New Senator for Newfoundland and Labrador welcomed to Red Chamber
Senator Mohamed-Iqbal Ravalia is one of 34 independent Senators appointed under a new process.
Senator Mohamed-Iqbal Ravalia was welcomed to the Red Chamber for the first time on Monday, after being appointed to represent his home province of Newfoundland and Labrador.
The current Government created an independent advisory board with a mandate to provide merit-based recommendations for Senate appointments. So far, 34 independent Senators have been appointed under the new process.
Senator Peter Harder, the Government Representative in the Senate, made the following statement on Monday.
“It is my pleasure, as the Government Representative in the Senate, to welcome our newest colleague, the Honourable Mohamed-Iqbal Ravalia, here to represent his home province of Newfoundland and Labrador.
Senator Ravalia is like many of us in that his journey to the Senate began in another country, on another continent.
Armed with his medical degree, Senator Ravalia left his home in Zimbabwe in 1984 to make Canada his new home. His story as a newcomer is a familiar one. He left behind uncertainty and unrest to find opportunity in Canada and to seize it for himself and his family.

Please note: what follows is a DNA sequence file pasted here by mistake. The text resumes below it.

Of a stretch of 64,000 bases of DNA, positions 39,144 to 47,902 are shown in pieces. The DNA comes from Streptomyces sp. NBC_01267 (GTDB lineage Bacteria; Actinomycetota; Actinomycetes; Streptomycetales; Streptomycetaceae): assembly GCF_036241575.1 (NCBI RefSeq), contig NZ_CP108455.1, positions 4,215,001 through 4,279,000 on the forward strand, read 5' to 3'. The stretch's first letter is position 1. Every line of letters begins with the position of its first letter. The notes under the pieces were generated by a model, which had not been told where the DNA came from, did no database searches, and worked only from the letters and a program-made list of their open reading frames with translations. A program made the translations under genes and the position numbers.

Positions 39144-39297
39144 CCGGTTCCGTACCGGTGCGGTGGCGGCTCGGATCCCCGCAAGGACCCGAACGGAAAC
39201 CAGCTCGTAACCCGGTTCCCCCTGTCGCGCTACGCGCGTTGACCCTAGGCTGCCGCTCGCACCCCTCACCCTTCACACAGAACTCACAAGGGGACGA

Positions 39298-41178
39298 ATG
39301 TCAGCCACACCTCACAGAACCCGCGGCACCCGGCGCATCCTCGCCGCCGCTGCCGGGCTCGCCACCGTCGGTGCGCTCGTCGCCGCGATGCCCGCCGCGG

As a family physician, he devoted himself to making communities healthier, educating the next generation of doctors and dedicating himself to the well-being of his province and his new country. Indeed, even if Senator Ravalia has not quite acquired the typical accent we equate with Newfoundlanders and Labradorians, he has certainly acquired the typical attachment to his province and community that we equate with all Newfoundlanders and Labradorians.
Among the distinctions he has received over the course of his career as a doctor and an educator, I would note that in 2004 he was recognized as Family Physician of the Year by the College of Family Physicians of Canada.
In 2015, he was named a member of the Order of Canada for his contributions to rural medicine. His special areas of interest and knowledge include very important health policy issues, such as primary care reform, care for the elderly and chronic disease management.
I am certain we will all look forward to hearing from him frequently with regard to the insights that he can offer both in committees and in this chamber.
Senator Ravalia, I thank you for accepting your new role as senator. It will take you frequently away from your family and the community you so love, but I think you will find that over time the Senate has its own kind of community.
I know my colleagues will join me in welcoming you. We are glad to have you as a member of this little Senate of Canada community, and we hope you will feel at home here.
Welcome senator, and God bless.”